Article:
The issue of Christian extremists committing violence against doctors who provide abortions is totally different and unconnected, since the US government has never said that they are in a “war” against such groups.

wackadoodle
November 10th, 2009 | LINK

Who else do you think the war on terror is against? IRA splinter groups? Basque separatists?

And what about the dozens of Islamic terrorist groups we ignore because they’re attacks dont really affect us? You don’t see the US interfering when someone suicide bombs in Sri Lanka or Indonesia, because the ‘war on terror’ is a meaningless buzzword.

You still keep dancing around the point that despite your claims that were at war with islam no western country has done a goddamn thing against Saudi Arabia, by far the most muslim country on Earth.

Lindoro Almaviva
November 10th, 2009 | LINK

Well, I hate myself for doing this, but I think it is time that this kind of sectarianism starts so the Christian right is unmasked once and for all.

John
November 10th, 2009 | LINK

I’m not an American, and how American Muslims soldiers may risk their lives has got nothing to do with me directly.
‘Nuff said, thanks for playing. I’m hardly the proverbial liberal pansy believing in a magical fantasyland where a mulitcultural rainbow of folks joining hands and singing “Kumbaya” is all we need, because goshdarnit “Yes we can!”. Nevertheless, Muslims have served this country with honor. Muslims have shed blood for this country and died in her service. While I would undefinitely take flack from more liberal-minded folks here for the tougher hand I advocate in the GWOT, I will not deny my fellow Americans in the process. This war is against extremists who are Muslim, not against Islam itself or all Muslims.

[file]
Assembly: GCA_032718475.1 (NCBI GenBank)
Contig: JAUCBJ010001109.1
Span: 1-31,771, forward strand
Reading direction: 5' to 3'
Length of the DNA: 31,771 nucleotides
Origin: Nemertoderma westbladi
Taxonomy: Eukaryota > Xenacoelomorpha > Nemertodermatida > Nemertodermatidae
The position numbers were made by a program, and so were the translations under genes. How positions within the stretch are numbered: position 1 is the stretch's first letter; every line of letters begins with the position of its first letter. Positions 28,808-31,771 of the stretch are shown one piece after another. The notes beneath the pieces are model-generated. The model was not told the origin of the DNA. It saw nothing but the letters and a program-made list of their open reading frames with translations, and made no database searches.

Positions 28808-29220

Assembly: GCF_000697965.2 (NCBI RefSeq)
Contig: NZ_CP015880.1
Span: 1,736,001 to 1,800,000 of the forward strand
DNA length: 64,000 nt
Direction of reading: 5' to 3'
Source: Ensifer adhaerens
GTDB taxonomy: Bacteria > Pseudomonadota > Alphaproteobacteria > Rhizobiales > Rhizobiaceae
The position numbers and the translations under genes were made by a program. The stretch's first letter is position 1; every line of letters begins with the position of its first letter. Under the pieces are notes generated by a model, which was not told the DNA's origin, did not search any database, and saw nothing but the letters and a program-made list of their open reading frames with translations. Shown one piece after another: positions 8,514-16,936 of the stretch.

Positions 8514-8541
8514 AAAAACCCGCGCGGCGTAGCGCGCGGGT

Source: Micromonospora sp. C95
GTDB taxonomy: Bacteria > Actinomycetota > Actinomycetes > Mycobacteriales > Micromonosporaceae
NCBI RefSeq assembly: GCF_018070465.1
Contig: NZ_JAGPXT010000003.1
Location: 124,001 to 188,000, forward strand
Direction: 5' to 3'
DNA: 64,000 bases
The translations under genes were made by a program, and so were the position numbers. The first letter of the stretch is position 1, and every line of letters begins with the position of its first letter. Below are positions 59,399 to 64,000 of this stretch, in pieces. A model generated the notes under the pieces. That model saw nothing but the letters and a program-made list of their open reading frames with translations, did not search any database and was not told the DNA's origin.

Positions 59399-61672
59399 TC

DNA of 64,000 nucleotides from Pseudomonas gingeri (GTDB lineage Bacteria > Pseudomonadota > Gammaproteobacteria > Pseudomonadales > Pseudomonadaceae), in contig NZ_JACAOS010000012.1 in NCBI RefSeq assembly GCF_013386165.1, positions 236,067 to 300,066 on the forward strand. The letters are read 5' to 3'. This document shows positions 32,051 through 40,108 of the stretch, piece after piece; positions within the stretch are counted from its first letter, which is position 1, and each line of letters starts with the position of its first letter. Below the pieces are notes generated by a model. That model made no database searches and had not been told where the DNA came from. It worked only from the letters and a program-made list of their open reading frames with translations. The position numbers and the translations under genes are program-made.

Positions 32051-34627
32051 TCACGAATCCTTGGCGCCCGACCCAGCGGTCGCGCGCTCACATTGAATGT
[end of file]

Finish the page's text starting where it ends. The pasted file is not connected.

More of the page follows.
I trust that you are from one of those countries that whines and complains about US interference, but then of course comes running to us for help when times get rough? I take great pleasure in repeating back what you’ve undoubtedly said yourself to us: Kindly tend to your own affairs and butt out of ours.

Timothy Kincaid
November 10th, 2009 | LINK

We sometimes forget that it isn’t necessarily Teh Geys that the AFA seeks to harm. Like all groups motivated by fear and bigotry, they oppose “anyone not like us”.

It’s just that usually Teh Geys are an easier target. Attacking Muslims runs afoul of that pesky Constitution and its freedom of religion clause.

John
November 10th, 2009 | LINK

A Nicolosi fan, eh? Met the man 15+ years ago in Encino, CA. Nice man back then who ideas unfortunately have become even crazier as the years have passed.

Jason D
November 10th, 2009 | LINK

oh, leave up to Quo to paint with the biggest brushstrokes.

No, Quo, we’re not at war with Islam. We’re fighting a war in Afghanistan and Iraq, which happen to be Muslim countries. There are others, and we are not at war with them. There are Muslims in the US and we’re not rounding them up.

Kicking out all the Muslims in the military is a childishly simplistic solution.

It is the equivalent of a child closing his eyes — thinking danger cannot get him if he cannot see it.

The trouble with closing your eyes like this is that not only do you not see the enemy in front of you, you do not see the ally at your side either.

What of the muslim arabic translators? What of the muslim strategists and cultural resources that actually help our military fight better? Kicking them out means kicking out their knowledge, experience, and the tactical advantages they give us.

The ban on gays in the military certainly isn’t keeping us out. A ban on muslims would only give off the appearance of safety and security, but would provide neither. Those intent on being in the military, for good or ill purposes would simply hide their muslim religious beliefs. We would have to ban anyone of Arabic descent, and that would simply motivate both terrorists and patriotic muslims to see plastic surgery and try to make themselves as “anglo” looking as possible. To say nothing of those who convert to Islam. This is closing your eyes.